2015 Jeep Renegade Sport 4x4 Quick Spin [w/video]
Fun Is This Baby Jeep's Middle Name
EngineTurbo 1.4L I4
Power160 HP / 184 LB-FT
Curb Weight3,183 LBS
Cargo50.8 CU-FT (max)
MPG24 City / 31 HWY
As Tested Price$23,775
Instead, I submit the turbocharged, 1.4-liter base engine and its accompanying six-speed manual, a position that was reinforced after a recent stint behind the wheel of a very basic Sport 4x4. Not only do you get a fair amount of the Trailhawk's off-road ability – the Selec-Terrain system and a 4WD Lock mode are standard, but you'll be without the 20:1 crawl ratio and Rock off-road mode – you'll also enjoy a more dynamically interesting powertrain. Read on to see why the force-induced Renegade might just be the way to go.
- My first date with the Renegade was on the mostly empty, winding roads of northern California. There, the 1.4-liter turbocharged inline-four with 160 horsepower and 184 pound-feet of torque felt fine – with no traffic and few stoplights along the drive route, it was easy to keep the engine on boil. But this engine isn't as enjoyable in day-to-day suburban traffic. Power arrives suddenly – peak torque comes between 2,500 and 4,000 rpm – and if you don't use it, you lose it. There's not much oomph in the higher end of the rev range.
- With such a peaky powerband, it's easy to get caught flat-footed if you're not paying attention. Thankfully the manual transmission makes it simple to stay engaged and in the correct gear. The stick-shift is enjoyable to use, with a firm clutch that's easy to modulate and shift action that isn't sloppy or vague.
- The 1.4-liter engine sounds good. Turn down the stereo, stomp on the throttle, and you'll be treated to a delicious turbo whistle and a smooth exhaust note. I've said it before and I'll say it again: I want Mopar to offer the Fiat 500 Abarth's exhaust on the Renegade. It'd be fun.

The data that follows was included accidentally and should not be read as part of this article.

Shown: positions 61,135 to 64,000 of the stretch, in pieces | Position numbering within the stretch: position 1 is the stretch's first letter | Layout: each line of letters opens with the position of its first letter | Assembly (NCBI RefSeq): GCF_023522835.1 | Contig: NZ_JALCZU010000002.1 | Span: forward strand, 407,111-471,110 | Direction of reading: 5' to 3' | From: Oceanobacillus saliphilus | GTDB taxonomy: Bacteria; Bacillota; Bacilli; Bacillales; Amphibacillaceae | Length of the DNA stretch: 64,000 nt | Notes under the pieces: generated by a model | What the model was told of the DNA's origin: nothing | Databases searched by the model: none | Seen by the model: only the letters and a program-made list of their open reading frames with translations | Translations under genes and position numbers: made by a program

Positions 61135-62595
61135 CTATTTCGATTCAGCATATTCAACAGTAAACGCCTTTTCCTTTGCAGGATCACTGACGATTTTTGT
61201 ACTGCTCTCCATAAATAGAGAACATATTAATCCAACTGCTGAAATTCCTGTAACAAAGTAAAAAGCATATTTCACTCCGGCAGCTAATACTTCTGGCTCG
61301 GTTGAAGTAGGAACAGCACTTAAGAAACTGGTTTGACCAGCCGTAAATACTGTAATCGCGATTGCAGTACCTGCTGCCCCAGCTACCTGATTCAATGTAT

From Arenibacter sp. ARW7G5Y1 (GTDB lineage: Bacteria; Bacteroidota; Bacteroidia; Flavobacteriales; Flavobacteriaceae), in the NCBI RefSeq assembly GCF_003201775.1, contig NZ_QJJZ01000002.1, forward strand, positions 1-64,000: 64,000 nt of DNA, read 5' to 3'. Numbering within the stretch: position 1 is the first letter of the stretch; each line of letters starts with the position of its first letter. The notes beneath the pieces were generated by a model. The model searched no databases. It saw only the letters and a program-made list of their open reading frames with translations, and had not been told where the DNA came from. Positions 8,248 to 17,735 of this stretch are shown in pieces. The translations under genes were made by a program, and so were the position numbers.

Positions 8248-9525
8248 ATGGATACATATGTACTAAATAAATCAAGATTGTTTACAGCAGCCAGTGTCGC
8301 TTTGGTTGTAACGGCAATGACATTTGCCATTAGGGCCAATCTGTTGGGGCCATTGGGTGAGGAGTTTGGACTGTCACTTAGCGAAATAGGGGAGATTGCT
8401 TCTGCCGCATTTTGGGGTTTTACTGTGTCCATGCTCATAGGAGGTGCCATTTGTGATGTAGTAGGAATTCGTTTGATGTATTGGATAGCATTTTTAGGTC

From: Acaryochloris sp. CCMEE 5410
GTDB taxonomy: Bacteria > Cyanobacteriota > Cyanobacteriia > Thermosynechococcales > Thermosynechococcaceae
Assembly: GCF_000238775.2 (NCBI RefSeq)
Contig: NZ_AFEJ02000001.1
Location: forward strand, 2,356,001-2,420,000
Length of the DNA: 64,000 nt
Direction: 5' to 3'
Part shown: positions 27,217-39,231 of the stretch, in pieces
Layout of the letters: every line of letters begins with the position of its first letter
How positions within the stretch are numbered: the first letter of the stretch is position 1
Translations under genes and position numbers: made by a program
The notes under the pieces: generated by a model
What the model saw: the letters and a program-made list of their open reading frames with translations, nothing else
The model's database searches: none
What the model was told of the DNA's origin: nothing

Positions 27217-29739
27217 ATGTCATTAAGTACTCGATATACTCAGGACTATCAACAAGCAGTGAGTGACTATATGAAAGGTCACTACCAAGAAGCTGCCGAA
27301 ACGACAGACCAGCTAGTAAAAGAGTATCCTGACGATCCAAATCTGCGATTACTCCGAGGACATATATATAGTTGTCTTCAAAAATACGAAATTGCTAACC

- If you do prefer the stereo, know that the Renegade's standard four-speaker unit is weak. Base models don't offer Bluetooth or satellite radio, but you can add both of those luxuries, two extra speakers, and a five-inch touchscreen for just $695. Not a bad bargain.
- The Koni frequency selective dampers do an excellent job of managing both small, frequent imperfections (like freeway expansion joints), and the bigger potholes that still haven't been fixed after the havoc of Detroit's winter. It's not all good, though. The Renegade has a lot of roll. Place the blame on the standard 16-inch wheels and the thick sidewalls of the 215/65-series tires. Larger 17- and 18-inch rolling stock is available on more premium trim levels.
- The MySky removable roof panels are cool. But in the interest of full disclosure, I did encounter a pretty serious problem while attempting to take the front section of the roof off. After using the accompanying key to unlock the panel, I pulled down on the release lever only to have a small, yellow piece fall off – the handle that releases a covering for the keyhole. That made putting the panel back on a challenge, and removing it again didn't seem possible. I'd like to stress this happened in very basic operation – I wasn't forcing anything. According to Jeep spokesperson Angela Bianchi, other pre-production Renegades have exhibited a similar issue, but the design of the roof panels has since been updated for full-scale production models. In other words, don't expect to encounter this problem if you add the baby Jeep to your driveway. Executive producer Adam Morath explains more about the MySky system in the attached video (which was recorded before this was written, hence the comments about the tab breaking).
- The Renegade Sport starts at $18,990 with front-wheel drive. If you want the all-wheel-drive variant (you do), that's an extra $2,000. From there, this tester adds the $1,495 Power and Air Group (air conditioning, powered/heated mirrors, and cruise control), the $1,095 MySky system, and black roof rails, for an extra $195. That brings the total price to $23,775. For comparison, you can get a similarly equipped Kia Soul for $24,215, a mid-level Honda HR-V EX AWD for $24,095, or a Chevrolet Trax LT AWD for $24,820, all of which offer significantly more standard equipment. They can't match that Jeep on ruggedly cute style, though.
The Jeep Renegade is more refined with its larger, 2.4-liter four-cylinder engine. But this 1.4-liter/manual setup is far more entertaining. It keeps the driver engaged and focused, and it can still be had with all-wheel drive. In short, the Renegade Sport is a whole lot of fun this way, and is a great package that undercuts the competition. No, it doesn't come packed with as much equipment as its classmates. But what it lacks in standard features, it makes up for in behind-the-wheel joy. Now, if Jeep would just build a turbocharged Trailhawk...
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